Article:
“I know we can retain the unique traditions and relationships that fill us with such pride and celebration for our shared spiritual identity without simultaneously upholding a systematic exclusion. We can elect leaders, serve as role models and craft the older-younger member bonds that make our Jewish youth groups so life-changing without gender and sexual experience serving as our sole bonding tactic.

In fact, not only can we maintain our beloved circles of empowerment, understanding and innovation while opening our hearts to the elimination of gender exclusion, but we must, or we risk becoming utterly obsolete.”

* * *

Caroline Levine‘s letter to non-Jewish Jewish parents.

Jewish Parents
Gerardo Martinez Cons/Getty Images

“My family is a beautiful blend of Jewish parents and, as I like to call them, non-Jewish Jewish parents. In the modern age, families are no longer culturally, ethnically and religiously homogeneous, and that’s OK! I firmly believe that we do not have to make them homogeneous either. One Jewish parent and one non-Jewish parent can still raise a beautiful Jewish family and their level of conversion, ethnicity or religiosity should not need to be a public detail. Modern lives call for modern definitions and there is no wrong way to be Jewish, as long as you are dedicated to the Jewish people and to Jewish traditions — even traditions as simple as baking challah once a year and calling it a day.”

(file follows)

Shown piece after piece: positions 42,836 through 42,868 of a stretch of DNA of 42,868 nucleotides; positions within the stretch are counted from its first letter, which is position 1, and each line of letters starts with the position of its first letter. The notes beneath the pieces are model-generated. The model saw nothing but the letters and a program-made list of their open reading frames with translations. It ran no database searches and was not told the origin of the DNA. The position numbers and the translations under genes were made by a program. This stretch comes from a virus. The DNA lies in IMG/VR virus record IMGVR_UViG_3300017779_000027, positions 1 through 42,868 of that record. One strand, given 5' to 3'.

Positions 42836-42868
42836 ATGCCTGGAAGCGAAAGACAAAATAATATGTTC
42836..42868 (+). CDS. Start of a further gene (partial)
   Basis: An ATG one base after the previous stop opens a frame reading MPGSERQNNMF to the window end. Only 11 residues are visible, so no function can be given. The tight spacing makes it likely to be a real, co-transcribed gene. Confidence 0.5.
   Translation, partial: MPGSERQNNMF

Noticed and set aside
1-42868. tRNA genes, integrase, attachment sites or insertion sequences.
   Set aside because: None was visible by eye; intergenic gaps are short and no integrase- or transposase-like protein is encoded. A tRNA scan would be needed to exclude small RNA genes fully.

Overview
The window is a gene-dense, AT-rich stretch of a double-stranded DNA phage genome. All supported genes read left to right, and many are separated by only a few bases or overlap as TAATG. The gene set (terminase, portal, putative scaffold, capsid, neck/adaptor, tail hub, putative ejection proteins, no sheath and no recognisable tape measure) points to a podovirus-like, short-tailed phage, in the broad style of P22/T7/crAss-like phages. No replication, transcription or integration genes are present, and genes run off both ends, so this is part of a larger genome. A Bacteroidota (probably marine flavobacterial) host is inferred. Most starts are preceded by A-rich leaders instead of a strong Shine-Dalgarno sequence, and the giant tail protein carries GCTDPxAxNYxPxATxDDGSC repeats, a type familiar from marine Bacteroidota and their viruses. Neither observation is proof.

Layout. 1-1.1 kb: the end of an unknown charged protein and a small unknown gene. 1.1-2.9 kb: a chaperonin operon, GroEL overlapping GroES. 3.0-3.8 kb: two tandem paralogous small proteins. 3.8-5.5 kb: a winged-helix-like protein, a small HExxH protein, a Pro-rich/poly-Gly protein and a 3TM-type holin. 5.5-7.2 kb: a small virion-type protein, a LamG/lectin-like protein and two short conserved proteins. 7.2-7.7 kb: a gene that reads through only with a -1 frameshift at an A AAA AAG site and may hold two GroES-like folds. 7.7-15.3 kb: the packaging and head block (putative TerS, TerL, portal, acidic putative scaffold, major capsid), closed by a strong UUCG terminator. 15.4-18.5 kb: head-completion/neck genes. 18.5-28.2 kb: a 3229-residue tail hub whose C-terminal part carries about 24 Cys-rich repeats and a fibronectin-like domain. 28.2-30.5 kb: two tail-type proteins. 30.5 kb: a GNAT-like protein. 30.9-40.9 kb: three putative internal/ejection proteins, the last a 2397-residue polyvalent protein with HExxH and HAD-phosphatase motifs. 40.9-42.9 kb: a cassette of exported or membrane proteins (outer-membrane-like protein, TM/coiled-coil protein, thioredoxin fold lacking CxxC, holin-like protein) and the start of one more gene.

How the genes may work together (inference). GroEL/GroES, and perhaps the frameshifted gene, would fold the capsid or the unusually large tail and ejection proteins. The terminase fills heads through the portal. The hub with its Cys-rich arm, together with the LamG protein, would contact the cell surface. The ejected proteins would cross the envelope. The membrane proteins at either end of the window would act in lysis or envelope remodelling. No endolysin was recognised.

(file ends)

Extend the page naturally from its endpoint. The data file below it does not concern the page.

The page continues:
* * *

Adam Possener‘s profile of a queer yeshiva radicalizing the study of Talmud.

queer yeshiva
“School of Talmudists,” 1887, painted by Samuel Hirszenberg, with a rainbow gradient over top. Photo by: Prisma/Universal Images Group via Getty Images